Like we have previously mentioned, your blood pressure can give a read falsely high due to such things as diet, time of day, and stress to name a few. That is why it is best to not base your results on only one reading but on 3 consecutive readings over time and on different occasions to ensure that you get an accurate measurement of your BP.
Improve your diet.
Many foods and dietary factors affect blood pressure. Studies show a high-sodium diet increases blood pressure in some people. The majority of processed and “fast” foods are high in sodium. A good way to reduce salt intake is to increase your eating of whole foods like fruits and vegetables. Not only are these types of foods low in sodium, but they are also high in potassium and magnesium, which are very important for your heart’s health.
Know your medications.
There are a number of medications out there currently used to treat high BP. Some have been around longer than others and have a more proven safety for patients. The more common side effects of these medications are: Constipation; dehydration; dizziness; drowsiness; dry mouth; frequent urination at night; headaches; increased sensitivity to cold and sunlight; tender, swollen gums; and upset stomach. It is very important to check with your pharmacist and doctor to make sure your medications are not having interactions with another one.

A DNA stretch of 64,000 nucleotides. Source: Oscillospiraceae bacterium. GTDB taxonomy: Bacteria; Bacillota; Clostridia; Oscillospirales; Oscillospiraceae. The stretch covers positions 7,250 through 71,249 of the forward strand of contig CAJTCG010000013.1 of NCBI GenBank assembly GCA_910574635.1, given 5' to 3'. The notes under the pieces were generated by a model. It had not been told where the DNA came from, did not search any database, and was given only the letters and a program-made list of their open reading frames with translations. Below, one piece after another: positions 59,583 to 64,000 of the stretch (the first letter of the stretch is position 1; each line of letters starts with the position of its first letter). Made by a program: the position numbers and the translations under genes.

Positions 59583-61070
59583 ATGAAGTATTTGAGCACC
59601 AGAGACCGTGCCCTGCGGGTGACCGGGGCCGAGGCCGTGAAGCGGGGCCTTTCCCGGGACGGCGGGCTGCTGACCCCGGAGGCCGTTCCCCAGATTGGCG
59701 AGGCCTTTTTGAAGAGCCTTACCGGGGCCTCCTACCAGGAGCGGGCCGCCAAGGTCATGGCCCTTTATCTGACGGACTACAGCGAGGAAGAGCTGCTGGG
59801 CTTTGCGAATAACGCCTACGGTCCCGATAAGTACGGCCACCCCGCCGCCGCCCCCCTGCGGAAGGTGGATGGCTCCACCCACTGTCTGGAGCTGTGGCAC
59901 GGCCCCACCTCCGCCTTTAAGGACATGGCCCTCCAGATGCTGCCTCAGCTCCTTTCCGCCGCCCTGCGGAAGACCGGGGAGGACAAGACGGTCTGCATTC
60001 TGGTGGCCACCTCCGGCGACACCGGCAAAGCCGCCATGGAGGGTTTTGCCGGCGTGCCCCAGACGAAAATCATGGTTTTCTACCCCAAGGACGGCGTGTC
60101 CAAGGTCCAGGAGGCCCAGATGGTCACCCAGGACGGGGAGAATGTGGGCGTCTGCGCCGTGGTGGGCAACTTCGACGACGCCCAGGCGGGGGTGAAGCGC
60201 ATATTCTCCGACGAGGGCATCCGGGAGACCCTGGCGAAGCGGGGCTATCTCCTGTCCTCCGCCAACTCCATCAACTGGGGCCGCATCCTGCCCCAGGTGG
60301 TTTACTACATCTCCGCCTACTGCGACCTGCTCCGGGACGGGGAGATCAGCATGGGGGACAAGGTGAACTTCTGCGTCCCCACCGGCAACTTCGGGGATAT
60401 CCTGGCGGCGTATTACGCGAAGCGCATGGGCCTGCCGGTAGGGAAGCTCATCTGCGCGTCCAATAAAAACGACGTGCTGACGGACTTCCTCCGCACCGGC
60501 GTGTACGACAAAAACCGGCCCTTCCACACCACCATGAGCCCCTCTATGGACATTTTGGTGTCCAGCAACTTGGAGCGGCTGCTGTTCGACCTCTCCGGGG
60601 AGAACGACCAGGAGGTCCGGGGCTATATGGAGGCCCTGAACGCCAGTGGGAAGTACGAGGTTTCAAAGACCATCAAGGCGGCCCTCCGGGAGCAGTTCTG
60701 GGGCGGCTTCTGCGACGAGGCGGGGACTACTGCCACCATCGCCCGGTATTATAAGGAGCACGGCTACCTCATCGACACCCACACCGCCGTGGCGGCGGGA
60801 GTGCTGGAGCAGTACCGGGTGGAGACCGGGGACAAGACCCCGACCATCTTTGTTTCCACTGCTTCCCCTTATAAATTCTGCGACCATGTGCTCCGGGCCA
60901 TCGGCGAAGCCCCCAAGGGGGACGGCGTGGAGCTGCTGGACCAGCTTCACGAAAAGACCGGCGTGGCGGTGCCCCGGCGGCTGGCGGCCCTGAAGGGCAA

The foods you eat are so very important for your overall health. It is always best to get your nutrients from your food. Sometimes it might not be enough. Continuing our tips on BP; a few supplements that can help with your cardiovascular health are Fish Oil, Co-enzyme Q10, and Calcium. Whenever using supplementation it is very important to review what supplements are needed for you with your holistic health care provider. This will ensure that you are getting quality supplements and the right ones for your particular need.
Get an adjustment.
Many causes of high BP are not known or well understood. However new studies are showing that there is a link between bones of your neck and the nerves and high BP. A recent study presented in the Journal of Human Hypertension supported that a specific adjustment to the vertebrae in the upper neck reduced high BP in patients better than two medications! And the best part is that there are no side effects! ___________________________________________________________________________________________